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Dataspace Protocol - Working Draft
NOTE: These specifications are working drafts and subject to change.
NOTE: For GitHub users, The link to the rendered content is https://docs.internationaldataspaces.org/dataspace-protocol/
NOTE: A versioning scheme beside the commits to the repository is not available but will be provided in the future.
The Dataspace Protocol is a set of specifications designed to facilitate interoperable data sharing between entities governed by usage control and based on Web technologies. These specifications define the schemas and protocols required for entities to publish data, negotiate usage agreements, and access data as part of a federation of technical systems termed a dataspace.
Sharing data between autonomous entities requires the provision of metadata to facilitate the transfer of assets by making use of a data transfer (or application layer) protocol. The Dataspace Protocol defines how this metadata is provisioned:
These specifications build on protocols located in the ISO OSI model (ISO/IEC 7498-1:1994) layers, like HTTPS. The purpose of this specification is to define interactions between systems independent of such protocols, but describing how to implement it in an unambiguous and extensible way. To do so, the messages that are exchanged during the process are described in this specification and the states and their transitions are specified as state machines, based on the key terms and concepts of a data space. On this foundation the binding to data transfer protocols, like HTTPS, is described.
The specifications are organized into the following documents:
- Dataspace Model and Dataspace Terminology documents that define key terms.
- Catalog Protocol and Catalog HTTPS Binding documents that define how DCAT Catalogs are published and accessed as HTTPS endpoints respectively.
- Contract Negotiation Protocol and Contract Negotiation HTTPS Binding documents that define how contract negotiations are conducted and requested via HTTPS endpoints.
- Transfer Process Protocol and Transfer Process HTTPS Binding documents that define how transfer processes using a given data transfer protocol are governed via HTTPS endpoints.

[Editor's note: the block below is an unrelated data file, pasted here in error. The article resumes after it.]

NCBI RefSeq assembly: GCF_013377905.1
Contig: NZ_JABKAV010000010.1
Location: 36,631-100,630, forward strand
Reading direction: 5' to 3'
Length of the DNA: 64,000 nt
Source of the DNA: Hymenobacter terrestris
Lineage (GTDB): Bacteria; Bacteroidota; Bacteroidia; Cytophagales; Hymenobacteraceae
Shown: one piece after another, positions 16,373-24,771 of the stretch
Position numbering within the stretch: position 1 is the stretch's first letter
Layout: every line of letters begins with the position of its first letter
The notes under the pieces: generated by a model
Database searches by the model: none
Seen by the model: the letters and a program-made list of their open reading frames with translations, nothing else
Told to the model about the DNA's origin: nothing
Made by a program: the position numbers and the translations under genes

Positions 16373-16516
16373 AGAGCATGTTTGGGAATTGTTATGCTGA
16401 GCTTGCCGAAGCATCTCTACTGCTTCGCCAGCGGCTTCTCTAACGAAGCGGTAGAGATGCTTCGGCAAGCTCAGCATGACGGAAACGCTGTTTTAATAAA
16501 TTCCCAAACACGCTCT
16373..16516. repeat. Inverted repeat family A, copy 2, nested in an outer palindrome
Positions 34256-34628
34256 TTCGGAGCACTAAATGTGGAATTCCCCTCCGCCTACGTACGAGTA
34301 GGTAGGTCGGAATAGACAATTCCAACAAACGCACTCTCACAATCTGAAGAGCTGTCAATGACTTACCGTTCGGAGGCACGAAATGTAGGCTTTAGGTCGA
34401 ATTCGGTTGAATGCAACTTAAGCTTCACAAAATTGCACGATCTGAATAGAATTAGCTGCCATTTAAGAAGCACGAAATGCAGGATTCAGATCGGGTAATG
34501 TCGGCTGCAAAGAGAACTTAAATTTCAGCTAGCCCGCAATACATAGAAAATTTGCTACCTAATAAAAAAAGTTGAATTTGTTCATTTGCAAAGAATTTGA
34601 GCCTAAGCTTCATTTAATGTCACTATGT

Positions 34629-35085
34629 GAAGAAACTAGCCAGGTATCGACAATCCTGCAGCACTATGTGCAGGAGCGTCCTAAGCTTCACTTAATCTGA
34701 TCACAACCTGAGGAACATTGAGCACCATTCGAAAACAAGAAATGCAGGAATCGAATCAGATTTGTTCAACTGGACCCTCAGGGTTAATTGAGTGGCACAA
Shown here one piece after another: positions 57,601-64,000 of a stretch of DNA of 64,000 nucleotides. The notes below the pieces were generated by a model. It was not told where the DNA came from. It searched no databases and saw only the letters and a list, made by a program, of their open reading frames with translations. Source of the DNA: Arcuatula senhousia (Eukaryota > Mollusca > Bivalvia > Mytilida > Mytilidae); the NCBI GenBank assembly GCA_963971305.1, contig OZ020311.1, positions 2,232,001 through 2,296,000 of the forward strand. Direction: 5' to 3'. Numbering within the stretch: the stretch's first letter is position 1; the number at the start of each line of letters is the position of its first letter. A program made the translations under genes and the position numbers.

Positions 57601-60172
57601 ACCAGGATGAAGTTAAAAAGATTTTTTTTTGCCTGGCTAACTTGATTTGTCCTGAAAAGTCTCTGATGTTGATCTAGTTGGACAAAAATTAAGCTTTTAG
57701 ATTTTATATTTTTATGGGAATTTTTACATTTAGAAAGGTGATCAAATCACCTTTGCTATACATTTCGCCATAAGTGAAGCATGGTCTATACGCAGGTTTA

This specification does not cover the data transfer process as such. While the data transfer is controlled by the Transfer Process Protocol mentioned above, the data transfer itself and especially the handling of technical exceptions is an obligation to the Transport Protocol. As an implication, the data transfer can be conducted in a separated process if required, as long as this process is to the specified extend controlled by the Transfer Process Protocol.
The Dataspace Protocol is used in the context of data spaces as described and defined in the subsequent sections with the purpose to support interoperability. In this context, the specification provides fundamental technical interoperability for participants in data spaces and therefore the protocol specified here is required to join any data space as specified here. Beyond the technical interoperability measures described in this specification, semantic interoperability should also be addressed by the participants. On the perspective of the data space, interoperability needs to be addressed also on the level of trust, on organizational level and on legal level. The aspect of cross data space communication is not subject of this document, as this is addressed by the data spaces' organizational and legal agreements.
The interaction of participants in a data space is conducted by the participant agents, so-called Connectors, which implement the protocols described above. While most interactions take place between Connectors, some interactions with other systems are required. The figure below provides an overview on the context of this specification.
An Identity Provider realizes the required interfaces and provides required information to implement Trust Framework of a data space. The validation of the identity of a given participant agent and the validation of additional claims is the fundamental mechanism. The structure and content of such claims and identity may vary between different data spaces, as well as the structure of such an Identity Provider, e.g. a centralized system, a decentralized system or a federated system.
A connector will implement additional internal functionalities, like monitoring or Policy Engines, as appropriate. It is not covered by this specification, if a connector implements such or how.
The same applies for the data, which is transferred between the systems. While this document does not define the transport protocol, the structure, syntax and semantics of the data, a specification for those aspects is required and subject to the agreements of the participants or the data space.
Overview on protocol and context
The Dataspace Protocol is under development and the working group is active on this draft, reviewed and improved the content multiple times. During the process several aspects were discussed, which are not considered part of the normative specification, but important to be documented as support for the users of this specification as best practices. The Best Practices are non-normative.
Users of this specification are invited to provide feedback such as, but not limited to:
- What information is missing?
- What information, including examples, would you like to see?
- What did you like in this document?
Last modified 1mo ago